• You do not have to apply for FDIC protection. Coverage is automatically provided for each type of deposit account ownership category1
  • All of your deposits in the same ownership category in the same FDIC-insured bank are added together for the purpose of determining FDIC deposit insurance coverage. However, you may qualify for more than $250,000 in FDIC deposit insurance coverage if you deposit money in accounts that are in different ownership categories
  • For example, if you have two single ownership accounts (such as a checking account and a savings account) and an individual retirement account (IRA) at the same FDIC-insured bank, then you will be insured up to $250,000 for the combined balance of the funds in the two single ownership accounts. You will be separately insured up to $250,000 for the funds in the IRA, because IRAs are in a different account ownership category

If your accounts hold more than the standard insured amount, it is the stability/capitalization of the institution where you bank that protects your deposits beyond the FDIC-insured amount.

We can help

For more information on our cyber and fraud protections, please contact your J.P. Morgan team to schedule a session with our cybersecurity or fraud prevention specialists on how to secure your technology and your financial accounts.

Additional information:


Our Financial Strength2

  • Basel III CET1 Capital Ratio: 15%3
  • Credit Rating: Moody’s Investors Service A14 | Standard & Poor’s A-4 | Fitch Ratings AA-4


1FDIC insurance is limited to these types of accounts: negotiable order of withdrawal (NOW) accounts, savings accounts, money market deposit accounts (MMDAs), time deposits such as certificates of deposit (CDs), cashier's checks, money orders, and other official items issued by a bank. Deposits not covered by the FDIC include securities, mutual funds and similar types of investments, Treasury securities (bills, notes and bonds), and safety deposit boxes or their contents.

2As of March 31, 2024, unless otherwise indicated.

3Represents estimated common equity Tier 1 (“CETl”) capital and ratio under the Basel lll Fully Phased-In capital rules to which the firm will be subject as of March 31, 2024. Common equity Tier 1 (“CETl”) capital, Tier 1 capital, Total capital, risk-weighted assets (“RWA”) and the CETl, Tier 1 capital and total capital ratios and the supplementary leverage ratio (“SLR”) under the Basel lll Fully Phased-In capital rules, to which the firm will be subject commencing March 31, 2024, are considered key regulatory capital measures. These measures are used by management, bank regulators, investors and analysts to assess and monitor the firm’s capital position. For additional information on these measures, see Capital Risk Management on pages 86-96 of the firm’s Annual Report on Form 10-K for the year ended December 31, 2023.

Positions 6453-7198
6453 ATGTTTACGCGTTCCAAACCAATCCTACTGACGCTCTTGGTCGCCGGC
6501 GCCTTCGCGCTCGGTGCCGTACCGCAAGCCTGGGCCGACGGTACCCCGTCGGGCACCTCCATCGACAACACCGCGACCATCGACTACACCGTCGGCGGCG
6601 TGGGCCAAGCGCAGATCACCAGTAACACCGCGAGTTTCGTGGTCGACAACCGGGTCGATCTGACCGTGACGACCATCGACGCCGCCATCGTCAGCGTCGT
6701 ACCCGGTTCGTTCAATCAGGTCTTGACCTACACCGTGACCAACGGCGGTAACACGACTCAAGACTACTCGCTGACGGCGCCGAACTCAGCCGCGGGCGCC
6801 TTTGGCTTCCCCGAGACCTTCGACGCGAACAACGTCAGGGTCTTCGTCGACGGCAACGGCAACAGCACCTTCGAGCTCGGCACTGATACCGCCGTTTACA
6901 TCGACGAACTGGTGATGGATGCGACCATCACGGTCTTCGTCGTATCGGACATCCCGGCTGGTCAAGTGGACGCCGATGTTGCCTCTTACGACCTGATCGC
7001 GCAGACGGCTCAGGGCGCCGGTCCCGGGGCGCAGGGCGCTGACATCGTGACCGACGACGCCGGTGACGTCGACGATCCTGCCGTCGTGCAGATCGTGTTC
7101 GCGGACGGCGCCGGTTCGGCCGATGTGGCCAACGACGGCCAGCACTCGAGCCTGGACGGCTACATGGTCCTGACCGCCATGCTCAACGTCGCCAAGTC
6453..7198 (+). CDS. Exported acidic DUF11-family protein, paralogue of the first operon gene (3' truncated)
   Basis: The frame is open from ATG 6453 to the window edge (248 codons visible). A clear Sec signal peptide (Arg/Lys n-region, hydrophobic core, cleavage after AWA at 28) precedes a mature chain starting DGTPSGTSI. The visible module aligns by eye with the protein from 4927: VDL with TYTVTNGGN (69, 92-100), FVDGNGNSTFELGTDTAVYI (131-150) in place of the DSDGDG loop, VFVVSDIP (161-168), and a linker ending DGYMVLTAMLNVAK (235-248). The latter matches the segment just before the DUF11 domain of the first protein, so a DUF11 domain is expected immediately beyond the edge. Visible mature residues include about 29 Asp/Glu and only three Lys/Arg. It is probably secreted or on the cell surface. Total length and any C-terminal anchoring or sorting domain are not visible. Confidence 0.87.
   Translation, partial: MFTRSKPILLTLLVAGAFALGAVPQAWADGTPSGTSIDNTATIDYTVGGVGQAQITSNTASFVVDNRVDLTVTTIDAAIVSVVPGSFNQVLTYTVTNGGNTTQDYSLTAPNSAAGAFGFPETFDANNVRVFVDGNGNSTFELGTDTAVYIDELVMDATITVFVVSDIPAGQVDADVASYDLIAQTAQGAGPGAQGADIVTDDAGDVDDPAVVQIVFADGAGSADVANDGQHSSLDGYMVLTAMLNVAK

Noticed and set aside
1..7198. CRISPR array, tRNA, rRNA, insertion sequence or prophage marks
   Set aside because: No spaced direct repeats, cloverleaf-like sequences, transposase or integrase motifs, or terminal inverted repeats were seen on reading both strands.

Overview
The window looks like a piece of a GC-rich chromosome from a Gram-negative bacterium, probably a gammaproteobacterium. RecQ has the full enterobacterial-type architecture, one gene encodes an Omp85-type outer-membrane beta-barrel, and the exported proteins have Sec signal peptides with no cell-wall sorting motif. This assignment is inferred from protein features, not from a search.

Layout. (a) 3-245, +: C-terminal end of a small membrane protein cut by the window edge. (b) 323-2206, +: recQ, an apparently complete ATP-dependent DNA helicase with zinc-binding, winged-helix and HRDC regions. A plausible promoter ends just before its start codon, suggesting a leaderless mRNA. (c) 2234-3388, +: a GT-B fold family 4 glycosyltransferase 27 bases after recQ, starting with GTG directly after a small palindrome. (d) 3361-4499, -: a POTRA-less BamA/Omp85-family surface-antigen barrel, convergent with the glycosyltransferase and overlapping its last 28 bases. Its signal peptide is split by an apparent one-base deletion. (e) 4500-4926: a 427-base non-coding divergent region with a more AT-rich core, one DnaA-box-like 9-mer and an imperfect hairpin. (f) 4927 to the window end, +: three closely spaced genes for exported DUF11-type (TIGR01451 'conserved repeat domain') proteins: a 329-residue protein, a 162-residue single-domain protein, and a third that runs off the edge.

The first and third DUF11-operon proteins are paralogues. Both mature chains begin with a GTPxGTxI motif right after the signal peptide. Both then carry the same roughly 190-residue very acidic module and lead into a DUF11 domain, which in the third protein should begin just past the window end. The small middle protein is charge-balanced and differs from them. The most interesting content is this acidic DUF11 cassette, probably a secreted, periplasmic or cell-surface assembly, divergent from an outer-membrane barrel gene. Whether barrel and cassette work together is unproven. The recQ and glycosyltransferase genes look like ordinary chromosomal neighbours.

4Long-term issuer rating for JPMorgan Chase Bank, N.A.

Choosing where and how to hold your cash reserves is as important as any investment decision.


We can help you navigate a complex financial landscape. Reach out today to learn how.

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JPMorgan Chase Bank, N.A. and its affiliates (collectively "JPMCB") offer investment products, which may include bank-managed accounts and custody, as part of its trust and fiduciary services. Other investment products and services, such as brokerage and advisory accounts, are offered through J.P. Morgan Securities LLC ("JPMS"), a member of FINRA and SIPC. Insurance products are made available through Chase Insurance Agency, Inc. (CIA), a licensed insurance agency, doing business as Chase Insurance Agency Services, Inc. in Florida. JPMCB, JPMS and CIA are affiliated companies under the common control of JPMorgan Chase & Co. Products not available in all states.